Kotlin Programming – Read-Only and Mutable Variables

In this tutorial you’ll learn the basics of programming in Kotlin. To follow along, you can make use of the Kotlin – Playground.

Let’s dive into code practice whilst learning about Kotlin Programming. Whenever you see codes, try it in the Kotlin – Playground. You may output anything you want in the console by using:

println("Hello, world!")

Read-Only and Mutable Variables

You use read-only and mutable variables to associate a name (such as firstName) with a value of a particular type (such as the String “Zakhia”). The value of a read-only variable cannot be changed once set while the value of a mutable variable can be changed later.

Declare read-only and mutable variables with the keywords val and var respectively. It is recommended to follow the camelcase convention of writing the names of read-only and mutable variables, with the initial letter in lowercase. For example, let’s say you want to declare a read-only variable with the name firstName and value Zakhia:

val firstName = "Zakhia"

You may output the value of the read-only variable firstName in the Kotlin – Playground by using:


Now let’s say you want to declare a mutable variable with the name dayOfMonth and initial value Sunday:

var dayOfMonth = "Sunday"

You can provide a type when declaring a read-only or mutable variable by being specific of the kind of value it stores. Note that you need to specify the type of a variable when you are declaring it, if you are not going to initialize it immediately. Here is an example of a declared mutable variable of type String:

var programmingLanguage: String

Now we can set a value to the declared variable programmingLanguage:

programmingLanguage = "Kotlin"

String Templates

You already know how to output values of a read-only or mutable variable with println(). To include some text with a read-only or mutable variable value as output, you can do so as follows:

print("I love programming with $programmingLanguage.")

// getting the number of characters
println("Length is ${programmingLanguage.length}")


Comments are descriptive texts you write to clarify the purpose of some code. They are ignored by the Kotlin compiler. You may write single-line or multi-line comments.

Single-line comments:

// Writing a comment on a single line.

Multi-line comments:

Writing a comment on
multiple lines.


Integers are whole numbers such as 19 and -22. The keyword Int can be used to denote an integer read-only or mutable variable. Let’s declare a read-only variable x with an integer value of 4:

val x = 4


Floats are fractional numbers such as 2.99, -23.15. Kotlin provides two types of floating-point number:

  1. Double represents a 64-bit floating-point number with a precision of at least 15-16 decimal digits.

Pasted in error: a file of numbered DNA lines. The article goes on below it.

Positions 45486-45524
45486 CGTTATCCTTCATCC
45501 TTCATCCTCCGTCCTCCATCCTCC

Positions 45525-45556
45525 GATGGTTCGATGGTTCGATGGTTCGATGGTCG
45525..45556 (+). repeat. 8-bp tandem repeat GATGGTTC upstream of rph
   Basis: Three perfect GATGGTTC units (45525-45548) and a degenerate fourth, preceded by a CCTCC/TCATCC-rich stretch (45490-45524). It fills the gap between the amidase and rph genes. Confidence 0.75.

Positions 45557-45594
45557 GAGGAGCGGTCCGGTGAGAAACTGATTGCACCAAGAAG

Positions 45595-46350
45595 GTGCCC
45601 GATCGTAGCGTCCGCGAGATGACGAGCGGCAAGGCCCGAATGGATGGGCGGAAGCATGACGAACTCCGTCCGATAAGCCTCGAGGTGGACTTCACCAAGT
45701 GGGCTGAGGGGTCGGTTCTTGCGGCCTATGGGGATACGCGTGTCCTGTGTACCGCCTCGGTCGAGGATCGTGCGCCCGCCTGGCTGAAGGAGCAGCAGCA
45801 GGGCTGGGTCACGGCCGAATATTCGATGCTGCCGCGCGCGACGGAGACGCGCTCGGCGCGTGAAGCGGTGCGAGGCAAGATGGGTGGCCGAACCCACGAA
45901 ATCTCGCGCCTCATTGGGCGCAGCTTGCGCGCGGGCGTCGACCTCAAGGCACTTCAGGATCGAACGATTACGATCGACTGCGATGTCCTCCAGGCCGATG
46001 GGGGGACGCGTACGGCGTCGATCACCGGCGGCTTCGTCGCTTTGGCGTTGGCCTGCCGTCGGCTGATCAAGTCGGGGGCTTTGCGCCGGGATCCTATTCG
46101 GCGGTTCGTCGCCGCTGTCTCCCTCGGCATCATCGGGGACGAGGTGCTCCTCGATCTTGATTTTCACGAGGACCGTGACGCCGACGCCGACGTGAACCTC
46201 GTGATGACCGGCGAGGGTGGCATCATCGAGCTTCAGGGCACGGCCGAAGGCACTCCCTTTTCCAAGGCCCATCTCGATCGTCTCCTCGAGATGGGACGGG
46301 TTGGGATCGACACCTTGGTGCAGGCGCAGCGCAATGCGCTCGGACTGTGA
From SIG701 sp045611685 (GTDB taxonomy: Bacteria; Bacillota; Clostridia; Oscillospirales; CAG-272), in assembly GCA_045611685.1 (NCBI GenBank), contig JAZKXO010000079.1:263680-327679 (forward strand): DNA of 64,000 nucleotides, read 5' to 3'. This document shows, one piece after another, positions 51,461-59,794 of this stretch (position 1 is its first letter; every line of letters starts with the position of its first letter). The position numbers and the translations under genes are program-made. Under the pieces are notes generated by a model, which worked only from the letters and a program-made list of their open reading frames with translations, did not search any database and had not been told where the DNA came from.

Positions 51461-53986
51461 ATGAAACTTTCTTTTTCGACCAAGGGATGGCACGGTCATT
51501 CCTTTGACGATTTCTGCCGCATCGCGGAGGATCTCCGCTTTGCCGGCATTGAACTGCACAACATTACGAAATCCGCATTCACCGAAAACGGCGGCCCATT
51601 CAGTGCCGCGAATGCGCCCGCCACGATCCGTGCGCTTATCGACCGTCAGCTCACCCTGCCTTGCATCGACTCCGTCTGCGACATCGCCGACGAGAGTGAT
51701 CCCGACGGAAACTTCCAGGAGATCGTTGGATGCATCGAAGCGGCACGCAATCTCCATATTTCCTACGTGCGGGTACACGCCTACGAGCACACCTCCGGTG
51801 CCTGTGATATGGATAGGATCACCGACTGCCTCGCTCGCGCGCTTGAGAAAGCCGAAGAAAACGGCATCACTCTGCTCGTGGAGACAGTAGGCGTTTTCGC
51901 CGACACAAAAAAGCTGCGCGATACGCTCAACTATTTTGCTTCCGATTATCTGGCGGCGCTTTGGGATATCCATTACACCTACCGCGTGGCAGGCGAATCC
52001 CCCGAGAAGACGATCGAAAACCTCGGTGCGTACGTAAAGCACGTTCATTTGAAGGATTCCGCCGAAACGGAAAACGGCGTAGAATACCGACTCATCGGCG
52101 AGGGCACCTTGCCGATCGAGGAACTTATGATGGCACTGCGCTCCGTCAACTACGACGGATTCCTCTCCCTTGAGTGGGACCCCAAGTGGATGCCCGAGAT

2. Float represents a 32-bit floating-point number with a precision of 6-7 decimal digits.


Booleans can either be true or false, which is referred as logical and the keyword Boolean can be used to denote a boolean read-only or mutable variable.

val isRaining = false
val isSunny = true

Conditional Statements

Conditional statements, also known as if statements, can be used when some conditions must be met before executing some code. An example can be:

if (isSunny) {
   println("I will go out!")
} else {
   println("I won't go out!")


You can use a nullable type when a null value is possible. Use of a nullable type means either “a value of the intended type is available” or “a null value”. Nullable types work for any type. An example of a nullable type can be, declaring a read-only variable numberInString of type String and trying to convert that String value to Int:

val numberInString = "19"
val convertToNumber = numberInString.toInt() // returns an Int? (nullable Int)

You can set a nullable variable to null:

var description: String? = "A nullable variable of String type with some value" // description contains a value 
description = null // description contains a null value

You can compare a nullable variable against null, using an if statement, to find out if it contains a value.

if (convertToNumber != null) {
   println("convertToNumber has an integer value")

Now that you know that convertToNumber has an integer value, you can get its value by putting an exclamation mark (!) after convertToNumber.

if (convertToNumber != null) {
   println("convertToNumber has integer value $convertToNumber!")

Always make sure that a nullable variable has a value before putting an exclamation mark (!) to get its value.